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Discussion Starter · #1 ·
Okay so here it goes, I am starting up a contracting business that will mostly focus on property restoration (fire, smoke, water, etc) and landscaping. However since I belive property restoration is similar to preservation and some of my skills as a firefighter can come in handy (like taking out locks without a lock pick set, but still leaving no damage) I want to get into property preservation as well. I have a few questions though and they are;

1. Everyone keeps talking about HUD guidelines, where can I go to find these?

2. Obviously something will need to be done by a certified sub (major electrical work, some plumbing issues), but for the things that don't require a special license like winterization. Where can I go to learn how to do those sorts of things?

3. Other then asking around this forum, where can I go to get a list of suggested tools and equipment? Being a newbie I don't want to say, yeah sure I can do that and realize halfway through that I need a $400 tool or some such thing. Also this goes back to #2 in that I want to ensure that I am doing it right the first time. I am not too worried about chargeback as I am my company's reputation and its also a pride thing. I like to do things once, right.

I am good to go on the property restoration and landscape side of things, but somethings I am still green on and want to learn more before I advertise that I can do those kinds of jobs / services.

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1) Google "HUD Guidelines Property Preservation" and that will give you links to the guidelines from cubicyard. Also google the pay schedules.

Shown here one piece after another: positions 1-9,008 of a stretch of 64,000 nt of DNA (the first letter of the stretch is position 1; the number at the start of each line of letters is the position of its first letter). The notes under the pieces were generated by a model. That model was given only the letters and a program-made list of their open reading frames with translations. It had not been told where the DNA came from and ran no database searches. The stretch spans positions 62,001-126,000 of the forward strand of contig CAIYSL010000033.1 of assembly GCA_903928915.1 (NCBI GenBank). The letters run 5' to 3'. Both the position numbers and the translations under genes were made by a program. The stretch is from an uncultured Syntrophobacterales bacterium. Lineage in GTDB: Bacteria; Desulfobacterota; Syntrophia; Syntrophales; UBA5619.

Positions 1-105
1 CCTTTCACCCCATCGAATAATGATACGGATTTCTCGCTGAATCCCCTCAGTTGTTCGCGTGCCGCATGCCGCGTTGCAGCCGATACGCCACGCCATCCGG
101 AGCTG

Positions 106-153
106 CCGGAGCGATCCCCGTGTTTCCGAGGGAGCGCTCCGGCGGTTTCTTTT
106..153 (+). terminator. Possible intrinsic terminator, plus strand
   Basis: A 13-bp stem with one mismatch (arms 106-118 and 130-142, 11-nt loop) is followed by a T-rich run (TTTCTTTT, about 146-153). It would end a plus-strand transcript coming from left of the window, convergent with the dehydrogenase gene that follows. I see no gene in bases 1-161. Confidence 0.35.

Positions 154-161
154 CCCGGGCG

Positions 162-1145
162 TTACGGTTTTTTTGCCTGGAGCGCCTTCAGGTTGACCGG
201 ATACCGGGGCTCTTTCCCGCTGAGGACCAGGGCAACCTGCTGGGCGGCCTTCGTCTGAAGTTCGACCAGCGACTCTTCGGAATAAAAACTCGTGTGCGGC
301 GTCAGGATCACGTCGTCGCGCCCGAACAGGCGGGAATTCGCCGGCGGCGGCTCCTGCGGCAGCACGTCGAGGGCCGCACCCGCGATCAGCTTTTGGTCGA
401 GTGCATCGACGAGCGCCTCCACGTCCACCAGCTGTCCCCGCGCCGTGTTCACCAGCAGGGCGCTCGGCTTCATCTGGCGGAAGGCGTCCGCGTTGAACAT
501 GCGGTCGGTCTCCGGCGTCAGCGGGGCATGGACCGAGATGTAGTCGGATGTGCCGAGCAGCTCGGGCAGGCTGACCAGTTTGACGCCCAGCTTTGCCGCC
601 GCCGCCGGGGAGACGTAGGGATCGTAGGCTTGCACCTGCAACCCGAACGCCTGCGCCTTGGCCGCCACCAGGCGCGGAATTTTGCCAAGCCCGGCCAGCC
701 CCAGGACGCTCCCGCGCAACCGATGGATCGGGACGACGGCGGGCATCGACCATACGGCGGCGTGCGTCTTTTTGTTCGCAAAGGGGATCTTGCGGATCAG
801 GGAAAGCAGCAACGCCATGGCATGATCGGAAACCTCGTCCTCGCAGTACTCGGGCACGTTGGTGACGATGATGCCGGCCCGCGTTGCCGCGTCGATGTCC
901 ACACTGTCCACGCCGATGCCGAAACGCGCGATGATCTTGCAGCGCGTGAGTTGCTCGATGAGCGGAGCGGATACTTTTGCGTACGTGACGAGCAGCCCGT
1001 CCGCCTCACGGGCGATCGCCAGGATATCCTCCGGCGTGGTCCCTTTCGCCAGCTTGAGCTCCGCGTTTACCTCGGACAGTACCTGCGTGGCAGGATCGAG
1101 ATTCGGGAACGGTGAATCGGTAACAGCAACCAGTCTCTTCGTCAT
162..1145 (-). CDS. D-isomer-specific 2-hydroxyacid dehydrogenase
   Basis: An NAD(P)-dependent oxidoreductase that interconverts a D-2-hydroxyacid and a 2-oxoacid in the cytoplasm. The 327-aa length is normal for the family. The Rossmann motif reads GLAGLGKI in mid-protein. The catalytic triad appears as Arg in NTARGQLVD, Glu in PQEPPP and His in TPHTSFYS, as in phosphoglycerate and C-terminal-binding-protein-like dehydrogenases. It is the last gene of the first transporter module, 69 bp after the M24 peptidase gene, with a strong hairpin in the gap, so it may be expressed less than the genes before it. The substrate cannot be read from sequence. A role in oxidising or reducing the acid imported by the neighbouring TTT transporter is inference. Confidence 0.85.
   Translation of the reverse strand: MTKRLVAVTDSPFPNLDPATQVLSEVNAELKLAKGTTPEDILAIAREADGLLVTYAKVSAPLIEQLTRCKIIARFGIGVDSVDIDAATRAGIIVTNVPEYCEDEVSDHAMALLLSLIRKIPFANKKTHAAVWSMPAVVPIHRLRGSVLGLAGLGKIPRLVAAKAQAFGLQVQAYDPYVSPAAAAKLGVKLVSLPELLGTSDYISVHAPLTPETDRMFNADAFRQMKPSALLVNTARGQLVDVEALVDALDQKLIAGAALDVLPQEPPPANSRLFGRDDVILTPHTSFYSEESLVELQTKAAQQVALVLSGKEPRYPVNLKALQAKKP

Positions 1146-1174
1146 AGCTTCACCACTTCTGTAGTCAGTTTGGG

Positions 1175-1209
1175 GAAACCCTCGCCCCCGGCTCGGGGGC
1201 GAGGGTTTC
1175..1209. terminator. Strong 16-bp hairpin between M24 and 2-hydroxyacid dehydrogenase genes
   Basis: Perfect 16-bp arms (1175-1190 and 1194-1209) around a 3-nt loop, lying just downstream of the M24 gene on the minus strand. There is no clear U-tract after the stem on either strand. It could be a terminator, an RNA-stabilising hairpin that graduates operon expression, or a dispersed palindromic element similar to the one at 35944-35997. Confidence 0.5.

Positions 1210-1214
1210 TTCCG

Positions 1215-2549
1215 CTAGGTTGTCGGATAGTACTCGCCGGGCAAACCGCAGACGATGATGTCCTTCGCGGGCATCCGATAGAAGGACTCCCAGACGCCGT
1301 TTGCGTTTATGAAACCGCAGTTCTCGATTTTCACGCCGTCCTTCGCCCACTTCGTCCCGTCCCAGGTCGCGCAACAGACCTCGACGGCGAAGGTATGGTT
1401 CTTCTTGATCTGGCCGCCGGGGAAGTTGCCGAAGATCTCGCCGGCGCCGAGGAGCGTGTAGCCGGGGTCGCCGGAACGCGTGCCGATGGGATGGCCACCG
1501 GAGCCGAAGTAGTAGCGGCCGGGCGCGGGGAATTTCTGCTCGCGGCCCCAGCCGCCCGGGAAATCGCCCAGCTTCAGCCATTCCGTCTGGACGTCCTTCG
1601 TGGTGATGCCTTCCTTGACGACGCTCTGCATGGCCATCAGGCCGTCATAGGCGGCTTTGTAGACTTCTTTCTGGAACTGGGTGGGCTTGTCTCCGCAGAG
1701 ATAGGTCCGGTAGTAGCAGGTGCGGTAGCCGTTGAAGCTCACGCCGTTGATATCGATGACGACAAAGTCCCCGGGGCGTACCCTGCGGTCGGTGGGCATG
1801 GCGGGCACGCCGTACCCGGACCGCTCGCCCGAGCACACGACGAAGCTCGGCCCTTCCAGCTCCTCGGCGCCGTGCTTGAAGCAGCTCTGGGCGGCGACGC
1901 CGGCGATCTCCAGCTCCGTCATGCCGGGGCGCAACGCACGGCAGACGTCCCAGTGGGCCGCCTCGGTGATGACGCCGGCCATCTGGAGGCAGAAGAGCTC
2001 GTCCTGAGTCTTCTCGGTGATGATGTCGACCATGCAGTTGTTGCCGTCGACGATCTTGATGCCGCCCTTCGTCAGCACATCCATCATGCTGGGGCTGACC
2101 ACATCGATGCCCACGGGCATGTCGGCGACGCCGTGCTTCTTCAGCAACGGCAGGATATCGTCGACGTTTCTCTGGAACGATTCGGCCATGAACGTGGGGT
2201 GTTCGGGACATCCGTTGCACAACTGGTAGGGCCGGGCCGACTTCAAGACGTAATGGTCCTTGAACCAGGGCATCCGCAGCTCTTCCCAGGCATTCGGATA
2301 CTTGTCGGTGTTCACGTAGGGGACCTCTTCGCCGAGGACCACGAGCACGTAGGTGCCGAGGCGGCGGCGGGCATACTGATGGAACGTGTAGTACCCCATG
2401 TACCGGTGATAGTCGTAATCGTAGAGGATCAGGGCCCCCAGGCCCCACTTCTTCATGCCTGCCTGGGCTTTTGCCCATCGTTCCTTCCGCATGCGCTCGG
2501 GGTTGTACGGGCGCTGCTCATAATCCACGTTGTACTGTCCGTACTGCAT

2)Im not sure of your state, but if you hit $500 on a property that is not owned by you, you need to be licensed. You also need to have min insurances for any bank (usually 1mill/2). That includes anything that is not considered a specialty trade (even rekey, trashout, etc...)

3) Depends on what you are trying to offer. What parts of the business are you willing to get into? If you are not willing to do almost anything in a house that you will come accross, you wont get much business. There are others out there that will do the same thing as you, but are willing to be a "one stop shop". The banks do not care if you can get into a lock without damaging it, or without using a pick. They only care that you can get in, and change either the lock, or the pins for the amount they are willing to pay, and that once you leave the property is secured.

Please elaborate on what parts of the business you would like to get into, and I may be able to help you with what tools you will need. Our trucks are usually fully loaded. I cannot help you with whats needed on a wint, as in So Cal, we do not have a need to perform these.
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